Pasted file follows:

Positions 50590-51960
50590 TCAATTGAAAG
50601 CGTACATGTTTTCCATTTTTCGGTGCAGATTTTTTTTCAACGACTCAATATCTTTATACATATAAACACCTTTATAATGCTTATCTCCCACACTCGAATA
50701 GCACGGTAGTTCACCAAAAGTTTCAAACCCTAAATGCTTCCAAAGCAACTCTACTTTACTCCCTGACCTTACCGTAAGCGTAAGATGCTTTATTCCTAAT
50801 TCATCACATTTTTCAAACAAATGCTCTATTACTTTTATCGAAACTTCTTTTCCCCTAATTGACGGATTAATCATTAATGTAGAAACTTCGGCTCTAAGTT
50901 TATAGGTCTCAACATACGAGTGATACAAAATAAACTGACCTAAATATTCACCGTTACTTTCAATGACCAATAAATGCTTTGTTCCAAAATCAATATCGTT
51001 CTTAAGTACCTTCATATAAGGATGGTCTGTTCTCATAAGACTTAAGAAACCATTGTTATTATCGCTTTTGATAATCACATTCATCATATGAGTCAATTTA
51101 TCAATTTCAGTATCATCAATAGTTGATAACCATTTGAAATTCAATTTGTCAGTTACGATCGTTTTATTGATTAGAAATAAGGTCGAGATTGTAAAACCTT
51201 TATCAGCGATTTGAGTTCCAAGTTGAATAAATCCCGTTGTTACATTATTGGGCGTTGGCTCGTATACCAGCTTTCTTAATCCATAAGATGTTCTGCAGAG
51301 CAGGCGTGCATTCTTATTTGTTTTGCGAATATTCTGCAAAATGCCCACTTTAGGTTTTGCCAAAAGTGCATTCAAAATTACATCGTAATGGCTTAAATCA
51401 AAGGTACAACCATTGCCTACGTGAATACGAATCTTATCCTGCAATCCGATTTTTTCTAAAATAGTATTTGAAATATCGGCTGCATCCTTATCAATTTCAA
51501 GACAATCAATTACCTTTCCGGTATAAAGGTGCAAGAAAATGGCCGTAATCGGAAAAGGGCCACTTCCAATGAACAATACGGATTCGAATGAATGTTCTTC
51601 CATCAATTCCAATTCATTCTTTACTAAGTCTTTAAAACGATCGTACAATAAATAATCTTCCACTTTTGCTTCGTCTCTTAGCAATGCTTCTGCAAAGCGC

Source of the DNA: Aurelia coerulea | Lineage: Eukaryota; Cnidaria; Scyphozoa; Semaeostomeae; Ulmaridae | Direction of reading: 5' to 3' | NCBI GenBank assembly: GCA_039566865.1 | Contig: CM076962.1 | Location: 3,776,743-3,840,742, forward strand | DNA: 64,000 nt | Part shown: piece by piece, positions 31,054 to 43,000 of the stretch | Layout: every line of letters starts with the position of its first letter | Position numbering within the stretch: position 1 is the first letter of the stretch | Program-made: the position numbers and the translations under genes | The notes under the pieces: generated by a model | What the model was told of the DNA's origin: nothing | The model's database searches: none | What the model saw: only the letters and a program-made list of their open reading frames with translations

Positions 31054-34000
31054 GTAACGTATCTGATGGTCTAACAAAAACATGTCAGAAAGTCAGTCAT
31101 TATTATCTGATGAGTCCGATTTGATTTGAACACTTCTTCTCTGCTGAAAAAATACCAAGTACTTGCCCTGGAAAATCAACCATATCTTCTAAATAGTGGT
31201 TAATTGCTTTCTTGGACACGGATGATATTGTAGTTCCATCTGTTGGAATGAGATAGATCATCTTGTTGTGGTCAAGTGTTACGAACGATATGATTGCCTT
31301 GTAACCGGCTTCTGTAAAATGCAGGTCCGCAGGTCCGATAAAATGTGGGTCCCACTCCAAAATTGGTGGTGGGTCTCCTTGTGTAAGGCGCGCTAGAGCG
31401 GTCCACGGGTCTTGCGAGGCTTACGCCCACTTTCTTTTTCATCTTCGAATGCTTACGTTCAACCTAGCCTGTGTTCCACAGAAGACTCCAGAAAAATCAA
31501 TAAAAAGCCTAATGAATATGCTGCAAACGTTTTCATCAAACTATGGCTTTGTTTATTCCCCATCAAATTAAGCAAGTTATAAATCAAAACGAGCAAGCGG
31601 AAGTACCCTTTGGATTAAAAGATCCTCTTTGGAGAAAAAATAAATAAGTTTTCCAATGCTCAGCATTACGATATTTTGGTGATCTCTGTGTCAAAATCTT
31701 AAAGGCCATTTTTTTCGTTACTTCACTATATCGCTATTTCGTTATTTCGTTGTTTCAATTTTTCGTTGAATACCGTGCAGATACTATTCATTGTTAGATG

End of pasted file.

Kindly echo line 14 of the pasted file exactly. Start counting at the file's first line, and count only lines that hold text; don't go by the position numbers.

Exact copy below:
Source of the DNA: Aurelia coerulea | Lineage: Eukaryota; Cnidaria; Scyphozoa; Semaeostomeae; Ulmaridae | Direction of reading: 5' to 3' | NCBI GenBank assembly: GCA_039566865.1 | Contig: CM076962.1 | Location: 3,776,743-3,840,742, forward strand | DNA: 64,000 nt | Part shown: piece by piece, positions 31,054 to 43,000 of the stretch | Layout: every line of letters starts with the position of its first letter | Position numbering within the stretch: position 1 is the first letter of the stretch | Program-made: the position numbers and the translations under genes | The notes under the pieces: generated by a model | What the model was told of the DNA's origin: nothing | The model's database searches: none | What the model saw: only the letters and a program-made list of their open reading frames with translations